70% of streams of Queen songs are by people under 35

Back in 1975, I had a Juliette multi-band radio on my bedroom dresser always tuned to CFRW/Winnipeg. One evening sometime before Christmas, the DJ came on to introduce a new song.

“This is a new song from an English band called Queen. I don’t know what you’re going to think about it, but let’s listen anyway.” He proceeded to play “Bohemian Rhapsody.”

And yeah, it was weird–at the time. But the song has since become so iconic and such a part of popular culture that’s it’s hard to imagine that back in the day, the experts predicted it would be a massive failure.

Fast-forward to 2018 and the release of the biopic, Bohemian Rhapsody. Spotify reports that the song and others from the Queen catalogue are massively, massively popular.


On Spotify, Queen is more popular than ever—not only among baby boomers and Gen Xers, but with millennials, too. Since the release of the Bohemian Rhapsody film, streams of Queen songs on Spotify have surged 333 percent, with 70 percent of those listeners under the age of 35. Last month, Queen enjoyed a two-week run as the No. 1 global artist on Spotify—and when they “dropped” in the rankings to No. 3, the group remained in good company behind 6ix9ine and Ariana Grande.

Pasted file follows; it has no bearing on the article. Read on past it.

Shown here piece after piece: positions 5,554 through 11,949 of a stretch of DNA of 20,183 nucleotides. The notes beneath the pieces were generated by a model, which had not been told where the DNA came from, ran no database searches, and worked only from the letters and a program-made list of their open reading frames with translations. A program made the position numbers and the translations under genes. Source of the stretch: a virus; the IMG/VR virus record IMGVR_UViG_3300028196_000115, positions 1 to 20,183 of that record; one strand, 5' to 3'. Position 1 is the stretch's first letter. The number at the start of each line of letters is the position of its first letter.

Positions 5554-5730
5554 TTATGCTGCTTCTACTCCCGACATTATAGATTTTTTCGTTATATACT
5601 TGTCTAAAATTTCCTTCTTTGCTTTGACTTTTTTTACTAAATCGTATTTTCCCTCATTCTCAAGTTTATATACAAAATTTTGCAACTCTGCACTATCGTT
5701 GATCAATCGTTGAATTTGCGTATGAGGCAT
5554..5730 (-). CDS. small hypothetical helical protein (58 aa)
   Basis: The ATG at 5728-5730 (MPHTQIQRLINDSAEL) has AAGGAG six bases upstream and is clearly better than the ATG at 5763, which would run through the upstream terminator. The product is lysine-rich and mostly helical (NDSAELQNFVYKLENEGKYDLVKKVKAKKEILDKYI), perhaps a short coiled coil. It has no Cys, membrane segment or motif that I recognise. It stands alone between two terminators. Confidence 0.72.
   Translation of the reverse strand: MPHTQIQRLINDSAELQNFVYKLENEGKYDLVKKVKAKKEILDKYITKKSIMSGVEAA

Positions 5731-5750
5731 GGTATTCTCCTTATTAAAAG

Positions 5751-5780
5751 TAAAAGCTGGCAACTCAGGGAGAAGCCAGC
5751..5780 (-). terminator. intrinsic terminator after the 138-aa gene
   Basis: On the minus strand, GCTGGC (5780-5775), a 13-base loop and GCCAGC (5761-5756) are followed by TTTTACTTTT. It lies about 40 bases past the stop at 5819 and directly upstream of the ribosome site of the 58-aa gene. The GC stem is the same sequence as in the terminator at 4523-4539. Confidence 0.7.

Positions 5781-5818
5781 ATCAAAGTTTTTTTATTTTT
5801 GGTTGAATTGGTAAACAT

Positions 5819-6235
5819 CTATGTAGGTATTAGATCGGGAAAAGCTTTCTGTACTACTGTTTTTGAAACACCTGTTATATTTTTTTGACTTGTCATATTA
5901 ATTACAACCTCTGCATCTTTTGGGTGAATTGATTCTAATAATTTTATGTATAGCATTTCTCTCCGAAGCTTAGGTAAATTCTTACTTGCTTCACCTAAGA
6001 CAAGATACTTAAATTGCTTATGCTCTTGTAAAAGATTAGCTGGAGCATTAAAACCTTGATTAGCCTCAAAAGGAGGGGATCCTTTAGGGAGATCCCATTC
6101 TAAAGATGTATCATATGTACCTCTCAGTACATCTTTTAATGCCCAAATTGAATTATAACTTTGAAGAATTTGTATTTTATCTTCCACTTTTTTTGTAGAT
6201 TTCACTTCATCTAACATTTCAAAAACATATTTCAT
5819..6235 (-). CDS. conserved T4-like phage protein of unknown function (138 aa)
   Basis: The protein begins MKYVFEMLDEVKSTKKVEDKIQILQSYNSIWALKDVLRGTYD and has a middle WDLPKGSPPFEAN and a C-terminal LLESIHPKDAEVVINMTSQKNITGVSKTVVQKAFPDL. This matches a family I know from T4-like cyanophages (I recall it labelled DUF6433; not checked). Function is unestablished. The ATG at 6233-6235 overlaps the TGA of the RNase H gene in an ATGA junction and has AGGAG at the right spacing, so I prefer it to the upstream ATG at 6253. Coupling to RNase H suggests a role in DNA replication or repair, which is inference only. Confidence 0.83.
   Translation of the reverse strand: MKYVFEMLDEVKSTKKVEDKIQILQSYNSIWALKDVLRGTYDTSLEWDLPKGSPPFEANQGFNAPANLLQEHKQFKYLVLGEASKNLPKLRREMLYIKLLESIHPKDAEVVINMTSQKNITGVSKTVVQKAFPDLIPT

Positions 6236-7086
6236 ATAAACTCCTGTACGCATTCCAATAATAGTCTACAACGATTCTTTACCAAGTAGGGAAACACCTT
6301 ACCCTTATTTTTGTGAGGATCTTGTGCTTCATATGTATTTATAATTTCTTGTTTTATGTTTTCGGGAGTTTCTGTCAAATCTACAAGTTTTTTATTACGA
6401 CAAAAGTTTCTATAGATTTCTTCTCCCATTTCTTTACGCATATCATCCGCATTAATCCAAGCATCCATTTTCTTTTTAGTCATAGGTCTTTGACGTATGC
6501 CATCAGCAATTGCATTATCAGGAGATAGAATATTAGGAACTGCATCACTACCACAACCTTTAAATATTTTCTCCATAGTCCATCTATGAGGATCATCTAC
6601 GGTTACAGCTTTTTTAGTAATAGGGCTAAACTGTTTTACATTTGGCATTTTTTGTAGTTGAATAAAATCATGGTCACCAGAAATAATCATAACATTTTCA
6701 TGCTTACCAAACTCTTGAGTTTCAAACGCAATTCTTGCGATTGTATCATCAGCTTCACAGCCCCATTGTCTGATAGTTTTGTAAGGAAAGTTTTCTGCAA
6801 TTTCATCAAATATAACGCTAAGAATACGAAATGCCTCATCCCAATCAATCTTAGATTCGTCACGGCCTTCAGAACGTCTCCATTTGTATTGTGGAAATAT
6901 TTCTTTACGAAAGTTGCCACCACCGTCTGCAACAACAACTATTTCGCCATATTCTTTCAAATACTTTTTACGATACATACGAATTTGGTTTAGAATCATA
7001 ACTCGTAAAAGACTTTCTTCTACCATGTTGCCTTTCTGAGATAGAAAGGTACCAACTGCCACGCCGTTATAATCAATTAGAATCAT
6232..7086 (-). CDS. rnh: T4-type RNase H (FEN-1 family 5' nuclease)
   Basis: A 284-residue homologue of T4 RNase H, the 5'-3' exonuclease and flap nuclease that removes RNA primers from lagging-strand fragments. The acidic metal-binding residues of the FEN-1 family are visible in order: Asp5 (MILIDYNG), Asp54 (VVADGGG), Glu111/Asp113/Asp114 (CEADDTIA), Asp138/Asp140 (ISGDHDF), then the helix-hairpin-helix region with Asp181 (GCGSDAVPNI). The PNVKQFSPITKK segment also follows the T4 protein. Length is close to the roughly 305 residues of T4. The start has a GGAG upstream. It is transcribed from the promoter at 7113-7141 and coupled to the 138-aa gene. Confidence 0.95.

What’s Queen’s secret to cultural relevance, seemingly set on repeat? Two words: “Bohemian Rhapsody.”

[…]

Queen remains popular among listenehttps://newsroom.spotify.com/2019-01-03/queen-will-queen-will-rock-you-and-your-kids-and-their-kids/rs under 35 because of their relevance in pop culture; the band has definitively secured its place in the immortal canon of rock. And “Bohemian Rhapsody” in particular is enjoying a pronounced resurgence in 2018 for the same reason it’s always come roaring back into the spotlight: It’s as dynamic as it is fun.

Read the whole analysis here.

Alan Cross

is an internationally known broadcaster, interviewer, writer, consultant, blogger and speaker. In his 30+ years in the music business, Alan has interviewed the biggest names in rock, from David Bowie and U2 to Pearl Jam and the Foo Fighters. He’s also known as a musicologist and documentarian through programs like The Ongoing History of New Music.

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